NAT calls on ethnic media to raise more awareness about HIV

Journalists working in the ethnic media must help raise awareness of HIV among black communities the National AIDS Trust (NAT) said at a recent press briefing. The rate of HIV among African and Caribbean communities in the UK is higher than among general population at 3.7 per cent, compared with 0.09 per cent.

There are currently over 85,000 people in the UK people living with HIV, the highest ever rate; which the NAT say is due to more people being diagnosed and more effective treatments, resulting in fewer deaths.

The NAT warn that HIV is one of the biggest public health issues for black communities in the UK. In 2008 there were over 2,600 new HIV diagnoses among black Africans, accounting for 35 per cent of all diagnoses.

And 220 black Caribbeans living in the UK were newly diagnosed with HIV during 2008, a figure that accounted for about 3 per cent of all new diagnoses.

The NAT want to encourage more people from African Caribbean communities to get tested for HIV and other STD’s including chlamydia, which can affect female fertility, and feel that the ethnic media have an important role to play in raising greater awareness of the issue.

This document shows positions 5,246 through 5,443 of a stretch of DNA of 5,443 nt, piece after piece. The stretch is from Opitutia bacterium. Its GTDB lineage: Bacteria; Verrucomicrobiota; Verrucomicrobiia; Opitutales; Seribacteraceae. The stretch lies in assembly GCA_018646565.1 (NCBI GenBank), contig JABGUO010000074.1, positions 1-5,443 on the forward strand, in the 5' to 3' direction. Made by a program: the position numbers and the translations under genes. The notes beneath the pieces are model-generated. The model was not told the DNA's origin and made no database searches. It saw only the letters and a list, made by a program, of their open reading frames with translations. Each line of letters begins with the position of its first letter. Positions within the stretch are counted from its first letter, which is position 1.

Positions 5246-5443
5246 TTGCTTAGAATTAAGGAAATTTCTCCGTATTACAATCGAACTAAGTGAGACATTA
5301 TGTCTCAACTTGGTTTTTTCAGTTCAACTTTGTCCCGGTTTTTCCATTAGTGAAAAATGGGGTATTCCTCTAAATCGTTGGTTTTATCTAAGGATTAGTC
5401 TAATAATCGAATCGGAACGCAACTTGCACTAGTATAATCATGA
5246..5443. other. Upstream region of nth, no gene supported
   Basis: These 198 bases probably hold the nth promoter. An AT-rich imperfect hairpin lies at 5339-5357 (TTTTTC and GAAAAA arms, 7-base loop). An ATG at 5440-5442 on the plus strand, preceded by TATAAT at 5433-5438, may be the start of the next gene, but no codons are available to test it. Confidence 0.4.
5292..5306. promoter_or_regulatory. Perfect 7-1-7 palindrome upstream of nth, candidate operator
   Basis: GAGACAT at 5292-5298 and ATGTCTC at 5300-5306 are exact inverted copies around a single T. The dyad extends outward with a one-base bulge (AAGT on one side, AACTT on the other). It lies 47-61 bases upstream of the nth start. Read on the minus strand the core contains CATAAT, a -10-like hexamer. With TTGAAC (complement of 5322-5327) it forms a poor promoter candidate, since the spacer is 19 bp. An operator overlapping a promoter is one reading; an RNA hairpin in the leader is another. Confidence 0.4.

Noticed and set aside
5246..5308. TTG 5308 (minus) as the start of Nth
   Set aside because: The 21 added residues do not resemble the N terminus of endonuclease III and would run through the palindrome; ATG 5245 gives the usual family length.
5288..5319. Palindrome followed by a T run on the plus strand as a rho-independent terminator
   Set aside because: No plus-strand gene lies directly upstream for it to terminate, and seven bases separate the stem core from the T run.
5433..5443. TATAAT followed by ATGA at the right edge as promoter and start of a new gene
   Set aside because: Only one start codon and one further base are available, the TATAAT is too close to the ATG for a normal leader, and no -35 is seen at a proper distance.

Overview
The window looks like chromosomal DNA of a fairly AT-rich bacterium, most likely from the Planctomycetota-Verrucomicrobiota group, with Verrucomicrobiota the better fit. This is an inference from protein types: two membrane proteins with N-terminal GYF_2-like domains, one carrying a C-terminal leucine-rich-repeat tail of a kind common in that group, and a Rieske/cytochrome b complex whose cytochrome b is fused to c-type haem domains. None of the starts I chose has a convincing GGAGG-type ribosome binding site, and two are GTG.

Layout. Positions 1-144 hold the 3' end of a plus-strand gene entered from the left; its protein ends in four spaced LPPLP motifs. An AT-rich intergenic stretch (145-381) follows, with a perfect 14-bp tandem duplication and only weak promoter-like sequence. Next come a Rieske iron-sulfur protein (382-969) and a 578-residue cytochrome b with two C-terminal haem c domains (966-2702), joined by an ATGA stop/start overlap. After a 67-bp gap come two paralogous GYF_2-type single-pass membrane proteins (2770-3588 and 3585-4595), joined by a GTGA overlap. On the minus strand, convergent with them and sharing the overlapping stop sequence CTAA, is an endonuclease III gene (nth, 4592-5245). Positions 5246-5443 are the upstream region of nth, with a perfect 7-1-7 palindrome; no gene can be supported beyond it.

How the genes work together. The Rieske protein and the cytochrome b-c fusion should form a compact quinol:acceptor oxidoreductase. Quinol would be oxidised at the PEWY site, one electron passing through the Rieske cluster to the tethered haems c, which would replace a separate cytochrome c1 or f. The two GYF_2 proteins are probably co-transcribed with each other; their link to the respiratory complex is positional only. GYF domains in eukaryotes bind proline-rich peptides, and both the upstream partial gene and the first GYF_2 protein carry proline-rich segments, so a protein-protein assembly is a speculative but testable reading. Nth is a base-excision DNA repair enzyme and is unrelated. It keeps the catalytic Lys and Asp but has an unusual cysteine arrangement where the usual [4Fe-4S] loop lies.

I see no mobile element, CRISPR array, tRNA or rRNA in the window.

Women who attend ante-natal clinics are normally tested for HIV but there is no mechanism for the routine testing of heterosexual men. The NAT is therefore keen to promote routine annual testing among black heterosexual men.

It says that contrary to the widespread belief that heterosexuals within African and Caribbean communities contract HIV from abroad, in reality the majority (55 per cent) are infected with HIV within the UK.

People of African descent living with HIV are often stigmatized with assumptions made about their sexual orientation and their country of origin.

The NAT say that despite the increasing number of people living with HIV, the level of public understanding and awareness is decreasing due to the many myths and misunderstandings about the condition.

One of the attendees at the press briefing last month, called Rebecca, who was invited to speak at the event by the NAT has lived with HIV for over ten years. The mother of two told members of the press that despite her condition, she works and tries to lead a normal a life.

Bernadette Hawkes

About Bernadette Hawkes

Bernadette was previously book reviews editor at the International Journal of Psychotherapy and co-edited the book, Internalising the Historical Past: Issues for Separation and Moving On. She is currently working towards a Certificate of Higher Education in journalism at Birkbeck, University of London.

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